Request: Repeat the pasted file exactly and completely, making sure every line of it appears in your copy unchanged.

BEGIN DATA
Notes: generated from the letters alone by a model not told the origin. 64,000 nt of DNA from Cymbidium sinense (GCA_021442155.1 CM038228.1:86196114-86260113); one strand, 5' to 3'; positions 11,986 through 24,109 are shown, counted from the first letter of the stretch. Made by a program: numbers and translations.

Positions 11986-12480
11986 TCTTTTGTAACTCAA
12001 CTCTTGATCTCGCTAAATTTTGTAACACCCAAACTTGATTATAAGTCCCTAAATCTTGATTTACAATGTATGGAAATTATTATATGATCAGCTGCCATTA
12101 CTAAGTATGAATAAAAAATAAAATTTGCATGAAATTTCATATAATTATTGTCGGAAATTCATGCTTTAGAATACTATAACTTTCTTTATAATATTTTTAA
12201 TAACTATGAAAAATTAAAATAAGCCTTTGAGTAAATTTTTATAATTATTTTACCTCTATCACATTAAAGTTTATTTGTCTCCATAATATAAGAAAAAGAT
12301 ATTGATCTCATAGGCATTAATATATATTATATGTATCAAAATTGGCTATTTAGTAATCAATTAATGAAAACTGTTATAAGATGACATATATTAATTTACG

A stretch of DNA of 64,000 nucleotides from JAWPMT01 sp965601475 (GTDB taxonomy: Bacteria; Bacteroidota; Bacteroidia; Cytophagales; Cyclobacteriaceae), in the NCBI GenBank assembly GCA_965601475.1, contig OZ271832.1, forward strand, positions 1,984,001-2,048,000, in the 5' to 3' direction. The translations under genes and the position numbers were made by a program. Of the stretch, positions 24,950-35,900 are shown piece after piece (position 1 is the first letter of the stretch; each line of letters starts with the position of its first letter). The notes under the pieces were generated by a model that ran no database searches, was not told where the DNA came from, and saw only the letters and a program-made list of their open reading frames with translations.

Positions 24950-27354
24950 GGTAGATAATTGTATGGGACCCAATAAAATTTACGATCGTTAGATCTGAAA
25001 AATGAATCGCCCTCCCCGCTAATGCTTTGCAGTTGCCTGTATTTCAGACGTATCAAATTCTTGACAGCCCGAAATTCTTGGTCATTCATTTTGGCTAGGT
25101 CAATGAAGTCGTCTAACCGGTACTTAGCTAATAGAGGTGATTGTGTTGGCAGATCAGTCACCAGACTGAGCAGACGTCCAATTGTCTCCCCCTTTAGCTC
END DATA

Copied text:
Notes: generated from the letters alone by a model not told the origin. 64,000 nt of DNA from Cymbidium sinense (GCA_021442155.1 CM038228.1:86196114-86260113); one strand, 5' to 3'; positions 11,986 through 24,109 are shown, counted from the first letter of the stretch. Made by a program: numbers and translations.

Positions 11986-12480
11986 TCTTTTGTAACTCAA
12001 CTCTTGATCTCGCTAAATTTTGTAACACCCAAACTTGATTATAAGTCCCTAAATCTTGATTTACAATGTATGGAAATTATTATATGATCAGCTGCCATTA
12101 CTAAGTATGAATAAAAAATAAAATTTGCATGAAATTTCATATAATTATTGTCGGAAATTCATGCTTTAGAATACTATAACTTTCTTTATAATATTTTTAA
12201 TAACTATGAAAAATTAAAATAAGCCTTTGAGTAAATTTTTATAATTATTTTACCTCTATCACATTAAAGTTTATTTGTCTCCATAATATAAGAAAAAGAT
12301 ATTGATCTCATAGGCATTAATATATATTATATGTATCAAAATTGGCTATTTAGTAATCAATTAATGAAAACTGTTATAAGATGACATATATTAATTTACG

A stretch of DNA of 64,000 nucleotides from JAWPMT01 sp965601475 (GTDB taxonomy: Bacteria; Bacteroidota; Bacteroidia; Cytophagales; Cyclobacteriaceae), in the NCBI GenBank assembly GCA_965601475.1, contig OZ271832.1, forward strand, positions 1,984,001-2,048,000, in the 5' to 3' direction. The translations under genes and the position numbers were made by a program. Of the stretch, positions 24,950-35,900 are shown piece after piece (position 1 is the first letter of the stretch; each line of letters starts with the position of its first letter). The notes under the pieces were generated by a model that ran no database searches, was not told where the DNA came from, and saw only the letters and a program-made list of their open reading frames with translations.

Positions 24950-27354
24950 GGTAGATAATTGTATGGGACCCAATAAAATTTACGATCGTTAGATCTGAAA
25001 AATGAATCGCCCTCCCCGCTAATGCTTTGCAGTTGCCTGTATTTCAGACGTATCAAATTCTTGACAGCCCGAAATTCTTGGTCATTCATTTTGGCTAGGT
25101 CAATGAAGTCGTCTAACCGGTACTTAGCTAATAGAGGTGATTGTGTTGGCAGATCAGTCACCAGACTGAGCAGACGTCCAATTGTCTCCCCCTTTAGCTC